I’m an atheist. It’s not something I wear on my sleeve because I’m not a militant atheist. I don’t walk around my town wearing a sandwich board declaring everything that’s wrong or objectionable about scripture. That’s the Internet’s job.
In real life though, I’ve never been made to feel dirty or discriminated against because of my (lack of) religion. No old ladies throwing rotting vegetables at me in the street or public shunning of any kind. Well, until recently. Here’s what happened:
Enter the local scout group
My oldest son is painfully shy. After years of trying to get him to participate in football clubs and after school activities, we finally found something he loved and enjoyed: the local cub scouts group. I’ve never seen him so happy or fulfilled, making new friends and getting involved in games.
But there were a couple of problems. The long-established leaders of the pack were planning to leave, and the numbers of children attending were quite small. It was very likely that the pack might disband if nothing was done to bring stability to it. There was one new pack leader who’d started in the same month as my boys, but really no-one else was stepping forward. And with child protection regulations, there was no way a ratio of 1 adult to 8 children was going to be allowed.
So – and totally painting myself as a modern day hero here – I decided that there’s no point in complaining about people not being community minded if I wasn’t going to step forward myself. And so I did. I put in an application to be an assistant, which involved a standard police check and some references to make sure that I wasn’t a shady dude. Fair enough. (Passed with flying colours, by the way!)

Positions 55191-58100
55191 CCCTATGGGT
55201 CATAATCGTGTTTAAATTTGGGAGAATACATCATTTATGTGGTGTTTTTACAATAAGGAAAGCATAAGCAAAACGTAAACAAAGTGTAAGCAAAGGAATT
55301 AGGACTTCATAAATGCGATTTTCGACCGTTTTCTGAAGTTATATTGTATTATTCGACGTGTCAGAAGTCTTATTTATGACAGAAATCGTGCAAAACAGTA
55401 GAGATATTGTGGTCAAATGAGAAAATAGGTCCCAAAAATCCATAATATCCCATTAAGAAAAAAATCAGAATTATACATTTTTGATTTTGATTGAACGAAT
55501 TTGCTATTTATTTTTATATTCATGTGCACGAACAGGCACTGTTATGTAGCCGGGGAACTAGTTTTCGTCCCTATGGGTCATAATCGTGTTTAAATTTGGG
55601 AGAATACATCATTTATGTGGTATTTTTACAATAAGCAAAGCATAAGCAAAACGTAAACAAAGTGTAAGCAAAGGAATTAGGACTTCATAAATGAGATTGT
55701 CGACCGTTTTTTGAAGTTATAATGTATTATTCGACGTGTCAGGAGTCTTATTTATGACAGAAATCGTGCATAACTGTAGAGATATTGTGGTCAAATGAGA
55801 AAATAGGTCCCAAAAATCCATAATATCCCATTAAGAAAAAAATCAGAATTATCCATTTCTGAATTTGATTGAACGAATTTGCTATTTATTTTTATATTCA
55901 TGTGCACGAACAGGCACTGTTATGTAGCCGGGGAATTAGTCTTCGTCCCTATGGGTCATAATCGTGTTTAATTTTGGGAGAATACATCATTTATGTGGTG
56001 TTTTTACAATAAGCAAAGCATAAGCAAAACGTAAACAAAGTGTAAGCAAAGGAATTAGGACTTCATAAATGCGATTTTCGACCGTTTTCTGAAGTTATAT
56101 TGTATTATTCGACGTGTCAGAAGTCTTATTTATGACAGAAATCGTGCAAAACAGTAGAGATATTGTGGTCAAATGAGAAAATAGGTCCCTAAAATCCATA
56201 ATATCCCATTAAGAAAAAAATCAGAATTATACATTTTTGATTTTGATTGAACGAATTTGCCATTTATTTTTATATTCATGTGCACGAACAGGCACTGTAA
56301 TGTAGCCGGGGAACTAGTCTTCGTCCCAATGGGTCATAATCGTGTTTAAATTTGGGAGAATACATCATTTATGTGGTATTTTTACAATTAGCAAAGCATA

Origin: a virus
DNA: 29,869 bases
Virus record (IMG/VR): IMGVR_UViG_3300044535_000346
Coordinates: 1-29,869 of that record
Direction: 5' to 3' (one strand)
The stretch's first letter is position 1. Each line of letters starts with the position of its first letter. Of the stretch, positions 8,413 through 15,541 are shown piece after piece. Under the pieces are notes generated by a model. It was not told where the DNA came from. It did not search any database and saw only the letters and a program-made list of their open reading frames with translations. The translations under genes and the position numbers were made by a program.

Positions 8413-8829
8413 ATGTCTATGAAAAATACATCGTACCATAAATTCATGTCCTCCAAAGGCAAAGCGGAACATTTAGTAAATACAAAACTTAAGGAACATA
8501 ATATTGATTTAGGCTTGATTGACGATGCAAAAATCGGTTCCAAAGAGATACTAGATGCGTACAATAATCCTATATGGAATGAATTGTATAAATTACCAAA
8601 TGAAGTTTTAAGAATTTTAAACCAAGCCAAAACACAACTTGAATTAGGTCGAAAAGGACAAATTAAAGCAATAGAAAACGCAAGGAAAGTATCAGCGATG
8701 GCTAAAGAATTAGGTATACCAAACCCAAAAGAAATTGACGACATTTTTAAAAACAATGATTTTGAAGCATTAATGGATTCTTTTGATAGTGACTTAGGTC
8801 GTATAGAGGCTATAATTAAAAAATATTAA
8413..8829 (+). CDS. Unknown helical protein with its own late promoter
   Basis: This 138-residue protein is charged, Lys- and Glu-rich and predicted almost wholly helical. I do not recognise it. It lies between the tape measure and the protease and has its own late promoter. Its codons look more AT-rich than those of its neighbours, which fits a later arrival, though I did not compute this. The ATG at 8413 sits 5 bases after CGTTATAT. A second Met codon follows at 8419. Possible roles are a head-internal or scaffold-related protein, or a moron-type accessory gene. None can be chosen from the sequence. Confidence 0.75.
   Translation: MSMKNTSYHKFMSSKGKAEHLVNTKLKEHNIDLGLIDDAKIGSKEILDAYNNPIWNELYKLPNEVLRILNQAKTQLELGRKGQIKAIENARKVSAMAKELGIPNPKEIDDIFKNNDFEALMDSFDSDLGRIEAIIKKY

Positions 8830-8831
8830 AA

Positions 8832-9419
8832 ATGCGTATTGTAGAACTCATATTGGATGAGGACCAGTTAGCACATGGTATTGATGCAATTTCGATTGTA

A few weeks ago, I was surprised to receive a call from a man inviting me to an interview for the position of pack leader. This was curious, because I’d assumed I was applying to help on a more informal basis. You know, show up every 2-3 weeks and offer a hand with whatever was planned. So an interview seemed a tiny bit over the top. But hey, I decided to go with the flow.
And so I went along to the interview with a bit of the reading material the Scouts people had sent me. It was while I was sitting in a coffee shop before the interview that I read the literature they’d sent me. Uh-oh. To be a pack leader, you must have recognize an obligation to God. It doesn’t have to be the Christian God, mind you. Any God will do. Just not “no god”.
Before the interview, a lumbering, white-haired bear of a man approached me and introduced himself as one of the leaders who’d be interviewing me. Apparently there was a problem with my application – I’d ‘forgotten’ to fill in the religious denomination section. Silly me. I explained that I tend to leave that blank because I’m an atheist and…
It was as if all the air had been sucked out of the room. The formerly genial gentleman who’d been talking to me was reduced to uncomfortable stammering. Damn, I’ve never experienced anything like this before. He awkwardly pointed out that the Scouts aren’t a Christian organisation – presumably for equality reasons more than anything else – but that an atheist cannot make a pledge to God. I agreed. It’s something I would never do, not even to cover my ass and ‘fake it’.
He rushed off to consult with his colleagues about this, but the vibe was frosty. And then I was called in to meet with the three leaders.
What I explained to them…